You are already aware that you enable us to use science to reach kids in Jamaica, but did you know that you also facilitate life-enriching experiences for undergrad student volunteers as well? Here is a description of one student's experience - Thank You for helping us to give her this experience!!

My personal experience...

Teaching the children in Jamaica was such an incredible experience. They were incredibly polite and eager to learn, and it made me wonder if kids here in the United States would have appreciated and grasped what we were doing in the same way that the Jamaican students did. I honestly did not expect the children to be so happy doing science experiments and answering questions. I thought I would have to force them to participate but I was completely wrong. They were incredibly keen and at some points even took the lead in the experiments. As soon as the first group of students came in and put on their lab coats and gloves, one little girl said “Yeah, I change my mind, I want to be a scientist” and it made all the work we put in to prepare for the workshops worth it.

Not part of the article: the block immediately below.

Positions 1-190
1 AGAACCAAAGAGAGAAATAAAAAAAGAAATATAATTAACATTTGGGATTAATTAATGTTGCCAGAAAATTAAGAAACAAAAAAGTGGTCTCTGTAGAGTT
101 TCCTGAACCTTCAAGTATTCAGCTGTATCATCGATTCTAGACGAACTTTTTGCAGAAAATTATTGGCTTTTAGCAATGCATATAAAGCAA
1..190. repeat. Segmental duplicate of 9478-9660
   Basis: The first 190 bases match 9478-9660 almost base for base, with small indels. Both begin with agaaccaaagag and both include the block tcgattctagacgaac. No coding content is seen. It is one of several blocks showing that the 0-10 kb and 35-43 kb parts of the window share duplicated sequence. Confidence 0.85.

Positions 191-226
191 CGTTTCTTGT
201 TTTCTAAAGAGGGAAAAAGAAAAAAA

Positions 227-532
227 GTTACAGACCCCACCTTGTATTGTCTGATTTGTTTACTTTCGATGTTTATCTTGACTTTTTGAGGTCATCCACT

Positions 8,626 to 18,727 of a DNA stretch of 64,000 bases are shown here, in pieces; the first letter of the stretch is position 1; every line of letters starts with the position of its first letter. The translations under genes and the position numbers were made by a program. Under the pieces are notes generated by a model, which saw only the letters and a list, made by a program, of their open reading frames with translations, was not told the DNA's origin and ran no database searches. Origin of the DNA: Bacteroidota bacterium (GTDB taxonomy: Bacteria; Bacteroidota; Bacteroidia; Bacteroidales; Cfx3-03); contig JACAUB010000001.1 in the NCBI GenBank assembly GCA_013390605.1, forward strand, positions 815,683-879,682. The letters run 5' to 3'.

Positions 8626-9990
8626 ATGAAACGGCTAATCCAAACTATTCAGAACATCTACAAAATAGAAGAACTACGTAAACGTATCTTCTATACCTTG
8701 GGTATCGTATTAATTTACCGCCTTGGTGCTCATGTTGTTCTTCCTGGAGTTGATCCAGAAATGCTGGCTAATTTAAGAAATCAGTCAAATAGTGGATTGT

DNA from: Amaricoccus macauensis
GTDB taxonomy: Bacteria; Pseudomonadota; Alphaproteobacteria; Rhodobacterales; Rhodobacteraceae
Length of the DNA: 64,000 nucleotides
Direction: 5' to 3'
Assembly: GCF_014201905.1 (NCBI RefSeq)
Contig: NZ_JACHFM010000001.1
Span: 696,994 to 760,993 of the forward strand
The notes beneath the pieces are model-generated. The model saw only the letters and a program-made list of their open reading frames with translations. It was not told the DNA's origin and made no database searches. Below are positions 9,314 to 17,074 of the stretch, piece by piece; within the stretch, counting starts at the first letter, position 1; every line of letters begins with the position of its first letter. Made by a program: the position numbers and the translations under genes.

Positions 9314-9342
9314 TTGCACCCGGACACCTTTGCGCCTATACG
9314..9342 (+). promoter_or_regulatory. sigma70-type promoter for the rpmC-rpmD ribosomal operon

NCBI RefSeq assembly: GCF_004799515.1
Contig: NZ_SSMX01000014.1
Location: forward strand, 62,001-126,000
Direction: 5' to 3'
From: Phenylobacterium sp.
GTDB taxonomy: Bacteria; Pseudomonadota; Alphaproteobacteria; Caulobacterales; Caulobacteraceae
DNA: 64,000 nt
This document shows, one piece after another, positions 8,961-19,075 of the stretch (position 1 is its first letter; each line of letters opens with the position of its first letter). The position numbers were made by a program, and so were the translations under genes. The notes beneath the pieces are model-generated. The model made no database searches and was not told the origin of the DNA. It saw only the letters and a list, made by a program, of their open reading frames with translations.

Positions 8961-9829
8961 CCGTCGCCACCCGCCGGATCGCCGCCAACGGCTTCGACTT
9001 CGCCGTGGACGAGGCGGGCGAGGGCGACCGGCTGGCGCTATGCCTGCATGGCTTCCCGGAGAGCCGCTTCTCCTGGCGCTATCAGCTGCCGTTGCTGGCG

Preparing for the workshops entailed creating an appropriate lab manual for the students, my first such experience! I thought it would involve throwing out ideas for different experiments and then tailoring the language in a way that made sense to younger children. After completing the manual, I see that there is so much more thought that goes into the design. Presenting them to the studnts experiments was a completely different experience than I expected. The questions we came up with and the specific background information we needed to deliver to the students felt a little foreign when actually standing in front of a group of children. For the most part, delivering the material was easy and came natural, but then there were a few moments where the kids were just so smart and caught me off guard with their questions and my partner had to help me out in answering them. When things didn’t go quite as I had expected them to, I relied on my fellow classmates and if I truly needed their help, I knew they would be there for me.